We’ve got another update from the Adjumani refugee camp where Mocha Club is providing zinc roofs for South Sudanese refugees!
Here, Tito, our South Sudan Country Director, shows Gabriel’s home in the camp. See the metal ridges on top of his house? Those are from members of the Mocha Club community — people just like you.
Ever doubt your mochas could make a difference? It only took one Mocha Club member to provide a roof like this one — each zinc sheet was $9. And we still need your help. Will you give up a few mochas a month to help continue our work with refugees?
But let’s take it back to the beginning — why roofs? Don’t refugees need food, water, medical care?
Mocha Club works through local Country Directors — leaders like Tito who live, work, raise their families, and are well known in the communities they serve. When we asked Tito how Mocha Club members like you could best serve the refugees fleeing South Sudan, he said in Adjumani, he kept hearing one thing over and over: a longing for something sustainable and long-lasting in the midst of near-constant uncertainty.
So they asked for zinc roofing to protect their families from the elements as long as they had to be there — a year, ten years, or perhaps even the rest of their lives. And you stepped in and met that need.
Through Mocha Club, you’re not just meeting physical needs. Tito recognized that the UN and other organizations were providing basic physical needs for refugees, but no one was focusing on their hearts.
Tito is holding trauma-healing workshops in the camps, helping refugees process what they’ve experienced and begin to heal. And once again, you, Mocha Club member, are behind him. The resources and materials he uses in those workshops? They’re from our Mocha Club members.
With solid roofs over their head and the community and resources to work through their experience, these families can truly begin to look toward the future. Thank you for your continued support of refugee families through Mocha Club. Your mocha matters.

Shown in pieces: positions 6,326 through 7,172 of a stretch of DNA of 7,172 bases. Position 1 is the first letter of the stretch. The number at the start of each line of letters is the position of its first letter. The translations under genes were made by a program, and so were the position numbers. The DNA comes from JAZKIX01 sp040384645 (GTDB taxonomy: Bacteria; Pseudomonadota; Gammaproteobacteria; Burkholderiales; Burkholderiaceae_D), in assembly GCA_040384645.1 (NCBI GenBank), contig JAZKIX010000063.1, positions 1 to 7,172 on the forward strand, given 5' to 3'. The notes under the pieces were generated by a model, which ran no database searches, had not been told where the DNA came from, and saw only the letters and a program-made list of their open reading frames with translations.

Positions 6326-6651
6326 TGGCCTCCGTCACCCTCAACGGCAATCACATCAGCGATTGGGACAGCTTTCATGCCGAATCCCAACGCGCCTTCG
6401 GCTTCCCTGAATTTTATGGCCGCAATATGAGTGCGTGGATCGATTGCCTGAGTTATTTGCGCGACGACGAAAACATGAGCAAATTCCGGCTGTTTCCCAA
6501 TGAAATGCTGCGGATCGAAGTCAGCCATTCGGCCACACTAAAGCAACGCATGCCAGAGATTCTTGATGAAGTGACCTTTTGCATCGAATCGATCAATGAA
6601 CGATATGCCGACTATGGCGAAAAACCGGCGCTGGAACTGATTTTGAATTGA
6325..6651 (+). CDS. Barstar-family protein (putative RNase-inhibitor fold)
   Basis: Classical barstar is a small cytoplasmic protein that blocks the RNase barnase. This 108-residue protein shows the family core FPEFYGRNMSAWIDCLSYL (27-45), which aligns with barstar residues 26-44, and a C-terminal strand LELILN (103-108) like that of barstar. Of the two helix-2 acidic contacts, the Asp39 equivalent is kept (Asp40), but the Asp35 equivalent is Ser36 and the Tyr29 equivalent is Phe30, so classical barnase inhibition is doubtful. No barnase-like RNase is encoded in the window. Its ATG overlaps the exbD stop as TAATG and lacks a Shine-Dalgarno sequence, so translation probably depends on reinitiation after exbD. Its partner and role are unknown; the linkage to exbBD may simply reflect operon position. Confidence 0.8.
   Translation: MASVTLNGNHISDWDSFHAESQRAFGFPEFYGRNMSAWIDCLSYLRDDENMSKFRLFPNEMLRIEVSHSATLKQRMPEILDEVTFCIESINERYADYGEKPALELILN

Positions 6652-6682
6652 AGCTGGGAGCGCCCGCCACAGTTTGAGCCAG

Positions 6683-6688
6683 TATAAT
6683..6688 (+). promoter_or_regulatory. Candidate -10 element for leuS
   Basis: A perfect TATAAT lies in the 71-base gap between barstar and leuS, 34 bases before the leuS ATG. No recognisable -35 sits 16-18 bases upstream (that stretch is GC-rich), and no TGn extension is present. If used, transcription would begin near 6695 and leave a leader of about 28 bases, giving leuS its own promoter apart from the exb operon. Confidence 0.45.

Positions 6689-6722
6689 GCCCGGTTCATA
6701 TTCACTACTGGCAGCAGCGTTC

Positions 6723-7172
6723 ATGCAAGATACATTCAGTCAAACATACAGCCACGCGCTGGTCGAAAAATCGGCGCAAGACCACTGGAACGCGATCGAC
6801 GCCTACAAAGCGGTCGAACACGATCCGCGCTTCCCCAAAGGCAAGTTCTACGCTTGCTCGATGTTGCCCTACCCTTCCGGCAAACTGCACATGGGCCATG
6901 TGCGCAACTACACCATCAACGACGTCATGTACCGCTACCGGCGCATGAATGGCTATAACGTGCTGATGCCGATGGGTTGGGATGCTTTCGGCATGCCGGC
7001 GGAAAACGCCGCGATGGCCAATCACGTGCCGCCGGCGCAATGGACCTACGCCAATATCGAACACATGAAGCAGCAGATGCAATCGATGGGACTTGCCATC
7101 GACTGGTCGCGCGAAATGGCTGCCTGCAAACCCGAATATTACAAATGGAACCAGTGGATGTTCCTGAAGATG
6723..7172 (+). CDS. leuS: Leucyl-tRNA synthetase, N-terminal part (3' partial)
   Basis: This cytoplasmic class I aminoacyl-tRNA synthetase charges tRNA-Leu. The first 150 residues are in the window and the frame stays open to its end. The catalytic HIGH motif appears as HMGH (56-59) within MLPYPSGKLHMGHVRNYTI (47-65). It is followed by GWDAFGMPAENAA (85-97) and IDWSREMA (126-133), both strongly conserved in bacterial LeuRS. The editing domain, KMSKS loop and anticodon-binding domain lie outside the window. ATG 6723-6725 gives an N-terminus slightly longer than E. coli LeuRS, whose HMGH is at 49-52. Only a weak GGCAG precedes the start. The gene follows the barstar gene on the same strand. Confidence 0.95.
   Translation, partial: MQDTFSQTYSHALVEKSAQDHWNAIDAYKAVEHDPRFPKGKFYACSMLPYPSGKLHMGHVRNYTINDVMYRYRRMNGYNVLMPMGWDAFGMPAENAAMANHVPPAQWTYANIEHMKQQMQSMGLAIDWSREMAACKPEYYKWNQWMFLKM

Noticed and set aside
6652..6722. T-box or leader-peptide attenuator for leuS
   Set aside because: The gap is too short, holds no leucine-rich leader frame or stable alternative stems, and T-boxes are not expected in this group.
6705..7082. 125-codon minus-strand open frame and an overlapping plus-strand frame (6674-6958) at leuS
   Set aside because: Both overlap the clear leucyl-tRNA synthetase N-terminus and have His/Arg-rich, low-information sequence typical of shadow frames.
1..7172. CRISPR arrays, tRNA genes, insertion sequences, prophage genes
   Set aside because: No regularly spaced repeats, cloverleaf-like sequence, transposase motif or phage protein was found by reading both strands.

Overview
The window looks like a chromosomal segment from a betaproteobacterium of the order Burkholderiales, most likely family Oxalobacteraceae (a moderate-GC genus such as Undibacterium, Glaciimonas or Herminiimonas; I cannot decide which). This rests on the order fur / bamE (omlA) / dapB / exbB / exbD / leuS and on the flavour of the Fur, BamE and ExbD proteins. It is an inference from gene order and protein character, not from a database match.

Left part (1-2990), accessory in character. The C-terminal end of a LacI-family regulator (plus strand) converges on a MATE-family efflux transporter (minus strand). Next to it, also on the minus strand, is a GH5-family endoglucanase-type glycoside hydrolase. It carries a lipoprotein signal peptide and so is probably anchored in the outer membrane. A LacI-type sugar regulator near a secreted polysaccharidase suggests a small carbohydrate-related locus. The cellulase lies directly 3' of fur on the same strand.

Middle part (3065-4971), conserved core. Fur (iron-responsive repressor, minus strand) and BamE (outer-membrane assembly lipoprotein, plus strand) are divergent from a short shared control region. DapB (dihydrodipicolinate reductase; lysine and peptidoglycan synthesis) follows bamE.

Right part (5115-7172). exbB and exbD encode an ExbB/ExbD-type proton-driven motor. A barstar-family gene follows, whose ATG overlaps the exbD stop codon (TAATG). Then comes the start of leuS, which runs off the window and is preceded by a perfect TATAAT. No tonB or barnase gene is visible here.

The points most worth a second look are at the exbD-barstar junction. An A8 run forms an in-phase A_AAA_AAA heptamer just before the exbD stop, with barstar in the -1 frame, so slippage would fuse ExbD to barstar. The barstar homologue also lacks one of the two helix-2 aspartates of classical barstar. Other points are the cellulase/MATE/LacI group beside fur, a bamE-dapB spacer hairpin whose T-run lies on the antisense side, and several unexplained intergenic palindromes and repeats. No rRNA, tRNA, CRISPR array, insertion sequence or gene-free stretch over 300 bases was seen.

We still need your help! Will you give up two mochas a month to help continue our work with refugees?
The fight against extreme poverty is not easy. War, refugee camps, hunger, rape, brutality – our South Sudan Country Director Tito has seen it all. He was conscripted by both the state and rebel armies of Sudan in his youth, lost family and friends to civil war, and has been forced to flee his home on more than one occasion.
Many of us would be ready to throw in the towel, tired of watching our country fall apart over and over again, but not Tito. He sees opportunity – a hope for his country as he is busy putting it back together. For more than a decade, Tito has been teaching local leaders how to engage with and improve their communities, even amid the harshest of conditions. And now, as so many South Sudanese are forced to flee their homes into neighboring Uganda – an estimated 800,000 so far, including Tito’s family – he is providing the comfort of a warm, friendly face welcoming many of them into northern Uganda’s refugee camps.